# Subset Product Algorithm

Subset Product is an NP-complete problem and is my favorite problem. So, I've written a slightly smarter way of solving the problem.

• Will performance impact matter if I use multi-cpus and my GPU?
• Do my variable names make sense of what I'm doing?
• Is there a better way to write the for-loop under the variable "max_combo"?

The Python Script

import itertools
from itertools import combinations
from functools import reduce
from operator import mul
from sys import exit
# Give TARGET whole number > 0 and give whole number divisors > 0 for D
# and see if a combination will have a total product equal to TARGET.
TARGET = int(input('enter target product: ' ))
D = input('Enter numbers: ').split(',')
D = list(set([int(a) for a in D]))
# Only divisors are allowed and must be sorted in ascending order for the algorithm to
# properly work.
D = sorted([i for i in D if TARGET % i==0])
# Using two-sum solution for two-product
two_prod_dict = {}
for a in range(0, len(D)):
if TARGET//int(D[a]) in two_prod_dict:
print('YES')
exit(0)
else:
two_prod_dict[int(D[a])] = a

if TARGET in D:
print('YES')
exit(0)
# A combination's total product cannot be larger
# than the TARGET. So this code section figures out
# the biggest combination size. (Doing my best to save running time)
max_combo = []
for a in D:
max_combo.append(a)
if reduce(mul,max_combo) >= TARGET:
if reduce(mul,max_combo) > TARGET:
max_combo.pop()
break
else:
break


This is the purpose of max_combo and in this case len(max_combo) = 5. Suppose TARGET = 120. Some of the divisors for D is 1,2,3,4,5,6,8,10,12. Notice that 5! = 120. (eg. (1,2,3,4,5) = TARGET) So, if you get a combination with six or more numbers it will go over because 6! > TARGET. Remember D is sorted in ascending order for the concept to work and it has no repeating numbers.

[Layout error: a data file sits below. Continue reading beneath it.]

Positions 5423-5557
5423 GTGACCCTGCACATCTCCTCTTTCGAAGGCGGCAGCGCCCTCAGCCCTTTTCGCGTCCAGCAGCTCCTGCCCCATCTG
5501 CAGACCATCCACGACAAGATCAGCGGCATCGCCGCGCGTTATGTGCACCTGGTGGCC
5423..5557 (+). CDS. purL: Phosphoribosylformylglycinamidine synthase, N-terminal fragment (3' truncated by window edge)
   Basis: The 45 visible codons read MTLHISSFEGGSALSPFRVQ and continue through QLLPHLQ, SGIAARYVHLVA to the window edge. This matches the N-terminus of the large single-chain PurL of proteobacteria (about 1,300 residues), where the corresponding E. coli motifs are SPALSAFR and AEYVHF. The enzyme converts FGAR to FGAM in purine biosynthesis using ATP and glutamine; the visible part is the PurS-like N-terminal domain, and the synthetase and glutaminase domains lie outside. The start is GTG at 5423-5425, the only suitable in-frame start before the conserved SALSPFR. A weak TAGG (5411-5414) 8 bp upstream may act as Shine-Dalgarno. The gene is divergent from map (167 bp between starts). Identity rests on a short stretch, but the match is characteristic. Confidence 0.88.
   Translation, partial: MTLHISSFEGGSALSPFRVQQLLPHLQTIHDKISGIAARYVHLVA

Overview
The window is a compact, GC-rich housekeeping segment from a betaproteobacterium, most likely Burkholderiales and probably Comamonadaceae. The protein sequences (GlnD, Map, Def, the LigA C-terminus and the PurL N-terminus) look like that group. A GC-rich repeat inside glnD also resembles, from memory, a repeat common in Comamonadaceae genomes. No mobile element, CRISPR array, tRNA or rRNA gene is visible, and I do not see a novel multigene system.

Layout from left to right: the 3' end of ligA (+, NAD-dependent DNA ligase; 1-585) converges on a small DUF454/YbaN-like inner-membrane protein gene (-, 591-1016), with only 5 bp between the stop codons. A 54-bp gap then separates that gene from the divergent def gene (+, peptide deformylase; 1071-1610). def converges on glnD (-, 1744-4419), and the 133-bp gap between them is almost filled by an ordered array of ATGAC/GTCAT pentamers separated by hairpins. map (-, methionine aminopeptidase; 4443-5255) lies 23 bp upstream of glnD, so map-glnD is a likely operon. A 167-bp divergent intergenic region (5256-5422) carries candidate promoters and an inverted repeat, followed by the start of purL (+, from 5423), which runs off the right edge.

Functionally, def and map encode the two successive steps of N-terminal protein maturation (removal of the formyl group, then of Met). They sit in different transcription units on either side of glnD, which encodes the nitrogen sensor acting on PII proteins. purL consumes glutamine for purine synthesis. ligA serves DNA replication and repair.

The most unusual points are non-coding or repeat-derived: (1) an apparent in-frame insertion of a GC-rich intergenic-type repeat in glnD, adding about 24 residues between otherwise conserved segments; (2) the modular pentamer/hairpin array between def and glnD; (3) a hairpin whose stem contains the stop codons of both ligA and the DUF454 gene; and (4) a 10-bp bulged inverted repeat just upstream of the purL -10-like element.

# Using any other divisor will go over TARGET.
# To save running time, do it only one time.
# Taking (1,2,3,4,6) will go over so stop at (1,2,3,4,5) (if there is one).
# So why waste running time?

for X in combinations(D, len(max_combo)):
if reduce(mul, X) == TARGET:
print('YES')
exit(0)
else:
break
# I'm hoping that smaller solutions
# are more likely than larger solutions so start
# with the smallest and work your way up.
for A in range(3, len(max_combo) + 1):
for X in combinations(D, A):
if reduce(mul, X) == TARGET:
print('YES',X)
exit(0)
print('NO')

• You've asked some good algorithmic questions on CodeReview, which is great. But contrary to multiple suggestions, you still aren't putting your code in functions. By doing that you are ignoring the most important advice you've received here. I don't say this in a mean-spirited way, but I am trying to get your attention. The biggest improvement you can make is to embrace functions.
– FMc
Apr 24, 2022 at 17:48
• @FMc Yes, functions they help chunk things out. But I didn't see how I can use them here. Apr 24, 2022 at 19:45
• You can at least put the whole "algorithmic part" in a function, separating it from the code that prints the result Apr 24, 2022 at 19:48